Importantly, companies are not allowed to try and restrict employees in blowing the whistle. This is an important enough issue that the SEC has enforced against companies and levied fines when companies try to limit how employees can contact the SEC. A very recent example is against KBR’s use of a confidentiality agreement containing overly restrictive language, summarized at:

www.sec.gov/news/pressrelease/2015-54.html#.VRw2AzbD_cs

You can learn more about the Dodd-Frank hotline and the SEC’s Office of the Whistleblower at:

www.sec.gov/whistleblower

One would think with all this legislative and SEC support being a whistleblower is becoming an easier path to walk. However, it is still true that few events in a persons professional career are more stressful and disruptive than blowing the whistle.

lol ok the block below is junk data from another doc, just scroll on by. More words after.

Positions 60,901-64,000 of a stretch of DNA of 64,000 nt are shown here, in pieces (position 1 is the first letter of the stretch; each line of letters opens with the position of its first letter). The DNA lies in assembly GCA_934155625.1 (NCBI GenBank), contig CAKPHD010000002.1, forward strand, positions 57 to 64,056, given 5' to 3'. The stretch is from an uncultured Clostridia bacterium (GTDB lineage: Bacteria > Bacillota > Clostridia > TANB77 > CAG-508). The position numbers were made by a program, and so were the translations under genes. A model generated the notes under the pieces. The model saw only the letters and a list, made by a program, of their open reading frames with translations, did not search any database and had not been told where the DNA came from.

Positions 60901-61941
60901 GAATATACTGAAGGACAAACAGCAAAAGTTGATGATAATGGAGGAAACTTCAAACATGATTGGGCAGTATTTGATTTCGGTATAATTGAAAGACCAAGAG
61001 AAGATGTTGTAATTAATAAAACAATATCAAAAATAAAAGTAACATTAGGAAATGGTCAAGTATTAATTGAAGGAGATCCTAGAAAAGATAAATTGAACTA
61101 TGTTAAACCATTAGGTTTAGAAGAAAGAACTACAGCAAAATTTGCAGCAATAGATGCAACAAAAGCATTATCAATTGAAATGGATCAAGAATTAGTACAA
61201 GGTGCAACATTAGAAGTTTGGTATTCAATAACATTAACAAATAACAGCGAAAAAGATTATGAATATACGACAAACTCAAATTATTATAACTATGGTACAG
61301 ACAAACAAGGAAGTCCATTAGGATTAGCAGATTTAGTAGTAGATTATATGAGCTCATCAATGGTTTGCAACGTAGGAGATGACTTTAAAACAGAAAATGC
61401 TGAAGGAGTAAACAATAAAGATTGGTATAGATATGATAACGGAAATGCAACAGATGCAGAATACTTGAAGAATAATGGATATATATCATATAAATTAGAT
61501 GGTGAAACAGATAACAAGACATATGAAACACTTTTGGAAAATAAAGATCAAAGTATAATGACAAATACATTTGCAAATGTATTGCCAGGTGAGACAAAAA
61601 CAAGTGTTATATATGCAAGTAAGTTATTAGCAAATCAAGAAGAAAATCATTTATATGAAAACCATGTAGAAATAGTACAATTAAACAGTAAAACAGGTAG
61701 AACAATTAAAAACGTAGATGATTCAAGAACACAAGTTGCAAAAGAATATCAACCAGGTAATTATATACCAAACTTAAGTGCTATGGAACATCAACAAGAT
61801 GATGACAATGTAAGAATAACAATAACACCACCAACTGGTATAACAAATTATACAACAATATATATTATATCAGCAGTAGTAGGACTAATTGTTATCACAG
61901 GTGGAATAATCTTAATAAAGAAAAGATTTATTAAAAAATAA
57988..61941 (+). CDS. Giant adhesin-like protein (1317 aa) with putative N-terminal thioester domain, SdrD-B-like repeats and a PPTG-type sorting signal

Marketplace and Propublica have put together an interesting study of how one whistleblower’s path unfolded. It is a great example with lots of gray issues, a prolonged period of uncertainty, and many other complications. You can read and hear about it at:

www.marketplace.org/topics/business/whistleblowers-tale-how-accountant-took-halliburton

www.propublica.org/article/the-whistleblowers-tale-how-an-accountant-took-on-halliburton

 

Comment of the Week – Its all About the Future!

One of the most challenging disclosures we discuss in our workshops is the required forward-looking MD&A requirement to disclose “known trends”. (As a heads-up, this post contains some pretty long comments, but they raise some very important issues!)

This forward-looking information requirement is rooted in the overall objective of MD&A as articulated in FR 72. The relevant section of the release states that part of the objective of MD&A is:

“to provide information about the quality of, and potential variability of, a company’s earnings and cash flow, so that investors can ascertain the likelihood that past performance is indicative of future performance” (emphasis added)

And, of course, this is done “through the eyes of management”.

You can find the whole release at:

www.sec.gov/rules/interp/33-8350.htm